There comes a time for every DIYer to face the challenge of removing a bolt that has been treated with red high–strength threadlocker. When the factory absolutely does not want that bolt to EVER come out, they use it. It is usually necessary too, components that are critical safety items such as brakes, steering, and suspension items are often treated to a healthy slathering of the stuff. This means that you must fight it to repair or replace a damaged or worn-out component. Here are some tips on how to remove red threadlocker.
We recently faced this task when doing a brake job on a 2013 Chevy Suburban. The rear rotor had to come off, which meant removing the caliper bracket. The factory used high-strength thread locker on the bolts, and this was the first time the rotor had been removed, so lucky us. Even a high-powered electric impact wrench could not budge that bolt, and this wrench has 1,000 ft lbs of reverse torque, yeah, it is strong stuff.
So what is fear itself afraid of? Heat, the answer is heat. The only way to properly remove a bolt with high-strength threadlocker is to apply a generous helping of heat. For most applications, a simple propane or butane torch is good enough. You don’t want to melt anything, you just need to get it hot enough to plasticize the thread locker. It is designed to do this, but it has to be hot enough, 500 degrees to be exact. A lighter won’t get you there, but a small pocket torch or a propane bottle-top torch will.
The thing you have to be careful of when doing this procedure is to make sure that there is nothing around the flame that could catch fire. If there is an item that is at risk, either remove it or cover it with a heat shield (scrap metal, even a few layers of aluminum foil could do the trick). Under the Suburban, we had a clear path, so it was not an issue.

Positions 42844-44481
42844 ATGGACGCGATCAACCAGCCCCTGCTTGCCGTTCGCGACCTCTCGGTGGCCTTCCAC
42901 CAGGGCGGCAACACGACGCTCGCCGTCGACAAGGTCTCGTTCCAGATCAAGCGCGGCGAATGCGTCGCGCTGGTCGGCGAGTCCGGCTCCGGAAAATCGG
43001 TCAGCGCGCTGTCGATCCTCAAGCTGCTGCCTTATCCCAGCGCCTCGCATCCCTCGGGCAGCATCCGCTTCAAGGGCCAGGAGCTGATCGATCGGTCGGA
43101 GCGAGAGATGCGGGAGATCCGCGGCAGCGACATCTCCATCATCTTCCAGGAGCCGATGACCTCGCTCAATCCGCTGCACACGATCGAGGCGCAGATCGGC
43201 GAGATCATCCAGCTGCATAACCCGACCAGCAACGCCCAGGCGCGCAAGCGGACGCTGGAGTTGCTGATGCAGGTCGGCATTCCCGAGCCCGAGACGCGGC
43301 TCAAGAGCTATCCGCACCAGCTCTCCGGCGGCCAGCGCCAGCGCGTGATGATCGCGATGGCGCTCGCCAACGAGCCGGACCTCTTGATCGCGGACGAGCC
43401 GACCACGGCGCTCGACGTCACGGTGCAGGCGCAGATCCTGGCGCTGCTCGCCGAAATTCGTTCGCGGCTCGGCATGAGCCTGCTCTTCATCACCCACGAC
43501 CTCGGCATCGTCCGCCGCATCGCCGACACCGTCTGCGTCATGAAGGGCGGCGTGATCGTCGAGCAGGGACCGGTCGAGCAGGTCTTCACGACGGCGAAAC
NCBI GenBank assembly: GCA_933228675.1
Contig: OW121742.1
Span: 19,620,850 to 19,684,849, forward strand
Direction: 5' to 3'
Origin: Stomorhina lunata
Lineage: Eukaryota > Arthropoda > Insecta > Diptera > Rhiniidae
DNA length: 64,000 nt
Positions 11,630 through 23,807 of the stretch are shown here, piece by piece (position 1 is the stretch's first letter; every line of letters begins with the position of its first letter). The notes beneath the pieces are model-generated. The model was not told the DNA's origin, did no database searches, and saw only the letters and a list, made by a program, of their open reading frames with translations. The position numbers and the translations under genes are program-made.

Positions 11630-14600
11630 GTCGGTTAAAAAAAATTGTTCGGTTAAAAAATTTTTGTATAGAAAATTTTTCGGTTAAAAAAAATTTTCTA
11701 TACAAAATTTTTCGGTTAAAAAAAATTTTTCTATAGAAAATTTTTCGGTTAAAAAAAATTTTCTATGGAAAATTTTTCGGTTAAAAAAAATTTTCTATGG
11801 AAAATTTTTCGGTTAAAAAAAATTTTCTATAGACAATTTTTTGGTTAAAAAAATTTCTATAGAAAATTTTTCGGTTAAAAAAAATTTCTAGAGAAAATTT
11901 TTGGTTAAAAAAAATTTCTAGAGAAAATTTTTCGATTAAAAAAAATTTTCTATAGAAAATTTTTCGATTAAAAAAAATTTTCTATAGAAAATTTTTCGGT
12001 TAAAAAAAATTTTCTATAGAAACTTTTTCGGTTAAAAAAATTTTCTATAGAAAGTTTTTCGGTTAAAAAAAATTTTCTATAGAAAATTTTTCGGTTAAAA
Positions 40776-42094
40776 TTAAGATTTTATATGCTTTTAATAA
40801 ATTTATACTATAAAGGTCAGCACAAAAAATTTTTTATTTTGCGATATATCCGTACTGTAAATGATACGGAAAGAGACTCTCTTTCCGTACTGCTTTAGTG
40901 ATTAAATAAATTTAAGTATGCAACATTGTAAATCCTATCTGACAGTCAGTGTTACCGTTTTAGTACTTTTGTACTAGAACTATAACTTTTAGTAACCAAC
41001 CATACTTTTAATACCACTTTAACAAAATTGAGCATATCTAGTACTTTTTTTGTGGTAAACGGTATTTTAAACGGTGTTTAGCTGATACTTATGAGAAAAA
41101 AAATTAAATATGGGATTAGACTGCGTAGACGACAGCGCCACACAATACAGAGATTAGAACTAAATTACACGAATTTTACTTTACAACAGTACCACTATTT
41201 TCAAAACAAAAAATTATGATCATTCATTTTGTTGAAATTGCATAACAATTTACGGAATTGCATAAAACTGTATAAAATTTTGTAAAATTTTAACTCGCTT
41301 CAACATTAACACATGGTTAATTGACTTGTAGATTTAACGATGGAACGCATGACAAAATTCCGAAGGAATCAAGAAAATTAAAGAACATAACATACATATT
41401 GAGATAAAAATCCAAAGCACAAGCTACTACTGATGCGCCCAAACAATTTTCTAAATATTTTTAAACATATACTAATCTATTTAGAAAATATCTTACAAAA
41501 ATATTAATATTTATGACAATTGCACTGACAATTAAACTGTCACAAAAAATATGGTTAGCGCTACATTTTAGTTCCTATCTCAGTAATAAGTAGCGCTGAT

We fired up the torch and held the blue tip of the flame on the head of the bolt for about two minutes. Propane is not hot enough to melt the bolt; it won’t even get red hot, so there is not much to worry about. The surrounding area will get pretty warm, so be careful.
Once the bolt was sufficiently heated, we were able to use a box-end wrench to remove the bolt by hand, no special tools required. It was tight, but a medium amount of effort was enough.
After the part was removed and the servicing completed, the bracket has to be reinstalled. This means more thread locker. We cleaned the bolts off with a wire brush and applied more high-strength threadlocker to the threads and reinstalled the bracket to the factory torque specs. All done.
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A life-long gearhead, Jefferson Bryant spends more time in the shop than anywhere else. His career began in the car audio industry as a shop manager, eventually working his way into a position at Rockford Fosgate as a product designer. In 2003, he began writing tech articles for magazines, and has been working as an automotive journalist ever since. His work has been featured in Car Craft, Hot Rod, Rod & Custom, Truckin’, Mopar Muscle, and many more. Jefferson has also written 4 books and produced countless videos. Jefferson operates Red Dirt Rodz, his personal garage studio, where all of his magazine articles and tech videos are produced.